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Accessible Eco Straw

5 November 2018

By Guest Blogger: Karen Austin

Woman with a drinking straw in her mouth looking at the camera.  The straw has a green cactus type figure with eyes attached to it.  White text overlay on a black background says, blog: Accessible Eco StrawsThe humble drinking straw has been causing quite a stir in the last few months with conversations mostly focusing on the impact “single use plastic straws” or SUPS are having on the environment. There is no denying the negative impact that SUPS have had on the environment to date with The National Geographic estimating 500 million SUPS are used daily in the US alone. 

A brief look into the history of drinking straws revealed that the oldest drinking straw ever found is an estimated ripe old age of 5000 years old, from 3000 BC. It was found in a Sumerian tomb and was made of gold and then inlaid with the precious blue stone, lapis lazuli. The Sumerians made straws to drink beer with, most probably to avoid the solid by-products from the fermentation process. In 1888 Marvin C Stone patented the first modern drinking straw which was made of paper. Then in 1938 Joseph Friedman designed the plastic bendy straw or SUPS, that we know of today, which could also be used for hot beverages unlike the previous paper straws. 

The SUPS have been widely used within the disability community, especially by people with dysphagia, muscle weakness & tremors. In some countries, there has been a push to ban the use of SUPS, with some European countries already taking steps to phase them out. The Australian government has yet to commit to the ban on straws but has recently enforced a ban on single use plastic bags which is suggestive that straws will follow suit. 

Luckily there are some great alternatives to SUPS on the market already. Unfortunately, some are not very disability friendly but hopefully in time, as the single use straws are phased out, more products will be designed. 

  1. Stainless steel – the stainless-steel straws are probably the most widely used in regards to reusable straws. You can get straight ones, slightly angled ones, rose gold coloured ones & even one with a silicone tip. The silicone tip is great for those who are at risk of damaging their teeth.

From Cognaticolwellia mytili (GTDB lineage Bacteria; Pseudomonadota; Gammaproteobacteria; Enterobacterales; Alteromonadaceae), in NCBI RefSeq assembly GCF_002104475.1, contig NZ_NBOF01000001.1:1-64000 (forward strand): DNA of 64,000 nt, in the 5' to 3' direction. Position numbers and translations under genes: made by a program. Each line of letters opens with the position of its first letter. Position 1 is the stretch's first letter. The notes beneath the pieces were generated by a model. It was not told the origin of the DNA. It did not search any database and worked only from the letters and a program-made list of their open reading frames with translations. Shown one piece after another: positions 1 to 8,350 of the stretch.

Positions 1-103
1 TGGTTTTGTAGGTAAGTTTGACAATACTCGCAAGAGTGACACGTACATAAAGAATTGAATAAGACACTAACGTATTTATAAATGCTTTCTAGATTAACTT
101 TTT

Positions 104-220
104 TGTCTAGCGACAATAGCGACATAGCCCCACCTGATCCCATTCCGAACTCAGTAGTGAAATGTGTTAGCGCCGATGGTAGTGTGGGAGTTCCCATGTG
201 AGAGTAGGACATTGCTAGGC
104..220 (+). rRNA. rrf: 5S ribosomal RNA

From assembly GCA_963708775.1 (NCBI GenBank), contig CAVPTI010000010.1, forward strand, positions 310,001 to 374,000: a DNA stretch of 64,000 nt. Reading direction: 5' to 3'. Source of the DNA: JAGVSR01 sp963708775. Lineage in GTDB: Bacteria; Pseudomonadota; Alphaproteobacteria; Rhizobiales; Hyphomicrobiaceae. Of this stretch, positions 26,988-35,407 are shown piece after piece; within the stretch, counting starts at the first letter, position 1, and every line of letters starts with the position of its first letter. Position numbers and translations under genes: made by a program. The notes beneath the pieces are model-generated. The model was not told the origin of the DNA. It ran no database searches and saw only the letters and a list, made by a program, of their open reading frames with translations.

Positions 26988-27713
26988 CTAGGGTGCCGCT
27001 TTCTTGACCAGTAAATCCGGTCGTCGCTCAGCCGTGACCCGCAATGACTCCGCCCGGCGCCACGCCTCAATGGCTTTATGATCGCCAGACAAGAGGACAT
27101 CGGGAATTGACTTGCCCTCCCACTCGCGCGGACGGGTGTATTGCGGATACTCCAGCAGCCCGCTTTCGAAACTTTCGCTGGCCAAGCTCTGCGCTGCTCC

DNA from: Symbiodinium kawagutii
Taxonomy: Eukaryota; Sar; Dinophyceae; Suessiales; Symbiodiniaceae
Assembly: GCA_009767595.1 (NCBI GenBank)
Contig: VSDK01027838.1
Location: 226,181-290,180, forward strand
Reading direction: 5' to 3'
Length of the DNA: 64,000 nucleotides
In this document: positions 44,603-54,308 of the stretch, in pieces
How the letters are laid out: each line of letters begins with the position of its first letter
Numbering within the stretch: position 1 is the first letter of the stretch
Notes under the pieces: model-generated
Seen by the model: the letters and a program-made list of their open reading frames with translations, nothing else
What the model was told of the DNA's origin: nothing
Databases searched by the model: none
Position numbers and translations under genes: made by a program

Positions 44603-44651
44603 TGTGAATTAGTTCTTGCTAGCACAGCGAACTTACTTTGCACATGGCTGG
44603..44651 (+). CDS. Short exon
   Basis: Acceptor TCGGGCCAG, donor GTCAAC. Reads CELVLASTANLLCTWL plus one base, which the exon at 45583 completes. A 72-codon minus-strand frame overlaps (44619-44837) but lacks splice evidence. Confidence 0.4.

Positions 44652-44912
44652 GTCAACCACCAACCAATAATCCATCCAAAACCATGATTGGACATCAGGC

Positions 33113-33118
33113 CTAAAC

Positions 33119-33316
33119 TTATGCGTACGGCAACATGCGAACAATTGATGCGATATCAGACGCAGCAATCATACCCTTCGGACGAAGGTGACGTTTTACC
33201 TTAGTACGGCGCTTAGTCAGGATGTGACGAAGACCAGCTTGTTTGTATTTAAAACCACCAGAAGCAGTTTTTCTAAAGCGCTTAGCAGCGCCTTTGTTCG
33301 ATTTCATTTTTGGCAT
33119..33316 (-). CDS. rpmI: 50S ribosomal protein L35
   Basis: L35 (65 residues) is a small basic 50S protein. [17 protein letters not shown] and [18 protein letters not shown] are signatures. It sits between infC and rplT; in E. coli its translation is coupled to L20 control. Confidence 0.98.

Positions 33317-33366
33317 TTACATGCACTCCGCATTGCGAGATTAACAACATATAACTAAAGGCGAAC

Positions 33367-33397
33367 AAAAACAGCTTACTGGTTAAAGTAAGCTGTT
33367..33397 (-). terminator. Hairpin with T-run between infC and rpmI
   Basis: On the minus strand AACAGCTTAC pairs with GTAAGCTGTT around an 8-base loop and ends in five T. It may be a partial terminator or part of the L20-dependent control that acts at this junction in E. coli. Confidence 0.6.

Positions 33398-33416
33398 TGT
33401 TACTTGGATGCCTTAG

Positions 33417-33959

2. Silicone – the silicone straw is one of the more hygienic straws on the market as bacteria have trouble sticking to it. Silicone is a tough material that can withstand very high temperatures hence why you are now finding muffin trays etc made out of silicone. Silicone will not take on odours nor distort in heat/cold. 
  3. Bamboo – the bamboo straws are relatively new to the market with some people preferring the feel to silicone or stainless steel. Bamboo straws are probably the most sustainable option in that when it eventually starts to fray it can simply be thrown into the compost. Bamboo is not suitable to be left in water (as it swells) so if you leave a straw in your drink bottle all day then bamboo is probably not the kind of straw you should use. 
  4. Drink bottles with inbuilt straws – One of my personal favourites is the drink bottle with inbuilt straws which were originally designed for cyclists. I always have one of these in my wheelchair backpack. 
  5. Hydration systems – hydration systems provide a vessel or bladder (most often in a backpack) to fill with liquid. A very long flexible straw comes from the bladder to provide a hands-free hydration experience. These are great for wheelchair users who have limited hand movement and can be hooked up so that the straw is near the mouth for a hands-free operation. 
  6. Paper/Plant based straws – these are great for cold liquid especially when you’re out and about. They can get soggy so not necessarily suitable in every situation. 

    When using reusable straws, it is important to also purchase the equipment for cleaning them. Most places who sell the reusable straws also sell a straw cleaner. I find having these brushes on hand next to the washing up liquid ensures the straws are cleaned each day. I also have a weekly bottle/straw wash where I pull everything apart and thoroughly clean every section. 
  1. Fill the sink with hot soapy water and soak the straws. 
  2. Clean the inside of the straw using a straw brush or pipe cleaner. 
  3. You can also place the straw into a jar of hot soapy water & shake thoroughly. 
  4. Once a month straws may be placed in a pre-boiled solution of 1 part vinegar to 3 parts water for a few minutes before rinsing thoroughly. 
  5. Some straws may be dishwasher safe but please follow the instructions that came with the straw.

Happy Drinking! 

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